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Biomimetic molecular organization of naphthalene diimide in the solid state: tunable (chiro-) optical, viscoelastic and nanoscale properties

Pandeeswar, M and Khare, Harshavardhan and Ramakumar, Suryanarayanarao and Govindaraju, T (2014) Biomimetic molecular organization of naphthalene diimide in the solid state: tunable (chiro-) optical, viscoelastic and nanoscale properties. In: RSC ADVANCES, 4 (39). pp. 20154-20163.

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Official URL: http://dx.doi.org/10.1039/c3ra47257d


The interfacing of aromatic molecules with biomolecules to design functional molecular materials is a promising area of research. Intermolecular interactions determine the performance of these materials and therefore, precise control over the molecular organization is necessary to improve functional properties. Herein we describe the tunable biomimetic molecular engineering of a promising n-type organic semiconductor, naphthalene diimide (NDI), in the solid state by introducing minute structural mutations in the form of amino acids with variable Ca-functionality. For the first time we could achieve all four possible crystal packing modes, namely cofacial, brickwork, herringbone and slipped stacks of the NDI system. Furthermore, amino acid conjugated NDIs exhibit ultrasonication induced organogels with tunable visco-elastic and temperature responsive emission properties. The amino acid-NDI conjugates self-assemble into 0D nanospheres and 1D nanofibers in their gel state while the ethylamine-NDI conjugate forms 2D sheets from its solution. Photophysical studies indicated the remarkable influence of molecular ordering on the absorption and fluorescence properties of NDIs. Interestingly, the circular dichroism (CD) and X-ray diffraction (XRD) studies revealed the existence of helical ordering of NDIs in both solution and solid state. The chiral amino acids and their conformations with respect to the central NDI core are found to influence the nature of the helical organization of NDIs. Consequently, the origin of the preferential handedness in the helical organization is attributed to transcription of chiral information from the amino acid to the NDI core. On account of these unique properties, the materials derived from NDI-conjugates might find a wide range of future interdisciplinary applications from materials to biomedicine.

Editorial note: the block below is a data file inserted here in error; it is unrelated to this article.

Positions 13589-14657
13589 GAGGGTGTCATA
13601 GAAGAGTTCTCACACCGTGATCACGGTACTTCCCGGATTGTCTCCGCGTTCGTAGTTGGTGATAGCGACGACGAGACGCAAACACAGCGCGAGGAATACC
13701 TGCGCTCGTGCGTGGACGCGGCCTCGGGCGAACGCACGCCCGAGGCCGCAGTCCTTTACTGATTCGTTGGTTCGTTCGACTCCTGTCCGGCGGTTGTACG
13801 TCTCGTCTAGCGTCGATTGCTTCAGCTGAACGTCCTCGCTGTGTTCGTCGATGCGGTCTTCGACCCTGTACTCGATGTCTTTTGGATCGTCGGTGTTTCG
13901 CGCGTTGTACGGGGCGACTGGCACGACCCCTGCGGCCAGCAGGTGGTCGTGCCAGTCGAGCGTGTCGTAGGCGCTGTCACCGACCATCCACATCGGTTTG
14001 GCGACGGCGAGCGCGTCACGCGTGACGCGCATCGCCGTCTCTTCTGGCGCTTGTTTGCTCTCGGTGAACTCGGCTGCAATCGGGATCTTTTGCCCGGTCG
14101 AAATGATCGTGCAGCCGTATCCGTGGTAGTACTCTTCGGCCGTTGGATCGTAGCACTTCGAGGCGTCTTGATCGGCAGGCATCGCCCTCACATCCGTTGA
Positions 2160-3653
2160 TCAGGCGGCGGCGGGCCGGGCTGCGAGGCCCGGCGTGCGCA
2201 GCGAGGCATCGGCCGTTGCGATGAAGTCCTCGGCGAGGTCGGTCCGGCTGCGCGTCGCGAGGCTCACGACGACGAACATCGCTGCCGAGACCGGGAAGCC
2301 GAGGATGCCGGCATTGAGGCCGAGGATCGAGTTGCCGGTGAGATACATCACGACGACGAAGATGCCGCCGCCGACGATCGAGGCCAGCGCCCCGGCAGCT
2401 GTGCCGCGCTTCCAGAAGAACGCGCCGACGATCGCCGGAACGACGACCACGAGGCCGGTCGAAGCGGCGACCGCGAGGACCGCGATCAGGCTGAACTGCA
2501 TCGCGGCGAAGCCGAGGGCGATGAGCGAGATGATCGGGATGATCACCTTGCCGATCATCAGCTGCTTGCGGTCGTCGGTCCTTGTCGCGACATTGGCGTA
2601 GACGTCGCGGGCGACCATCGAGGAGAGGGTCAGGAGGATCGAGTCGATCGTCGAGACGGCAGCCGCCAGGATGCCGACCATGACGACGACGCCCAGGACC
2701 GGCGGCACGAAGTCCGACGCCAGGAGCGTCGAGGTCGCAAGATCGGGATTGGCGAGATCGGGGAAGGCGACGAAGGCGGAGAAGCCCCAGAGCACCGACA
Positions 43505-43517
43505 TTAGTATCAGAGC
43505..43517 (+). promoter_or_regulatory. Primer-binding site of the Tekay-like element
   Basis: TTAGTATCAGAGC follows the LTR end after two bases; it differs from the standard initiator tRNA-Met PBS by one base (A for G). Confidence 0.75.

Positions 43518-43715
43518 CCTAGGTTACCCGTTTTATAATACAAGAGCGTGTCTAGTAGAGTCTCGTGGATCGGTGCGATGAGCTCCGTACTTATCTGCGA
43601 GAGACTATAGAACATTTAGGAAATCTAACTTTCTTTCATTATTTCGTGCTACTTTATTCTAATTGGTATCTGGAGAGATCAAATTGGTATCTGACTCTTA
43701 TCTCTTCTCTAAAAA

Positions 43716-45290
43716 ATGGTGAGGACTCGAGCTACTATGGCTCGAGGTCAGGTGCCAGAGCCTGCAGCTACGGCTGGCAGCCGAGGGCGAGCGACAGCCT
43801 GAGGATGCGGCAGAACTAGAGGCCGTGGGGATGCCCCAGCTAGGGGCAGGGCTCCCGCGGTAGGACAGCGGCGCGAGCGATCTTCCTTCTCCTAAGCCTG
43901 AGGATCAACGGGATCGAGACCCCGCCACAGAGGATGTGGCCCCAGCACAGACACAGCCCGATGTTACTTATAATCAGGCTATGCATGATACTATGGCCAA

Item Type: Journal Article
Publication: RSC ADVANCES
Additional Information: Copyright for this article belongs to the ROYAL SOC CHEMISTRY, THOMAS GRAHAM HOUSE, SCIENCE PARK, MILTON RD, CAMBRIDGE CB4 0WF, CAMBS, ENGLAND
Department/Centre: Division of Physical & Mathematical Sciences > Physics
Date Deposited: 24 Jun 2014 09:18
Last Modified: 24 Jun 2014 09:18
URI: http://eprints.iisc.ac.in/id/eprint/49339

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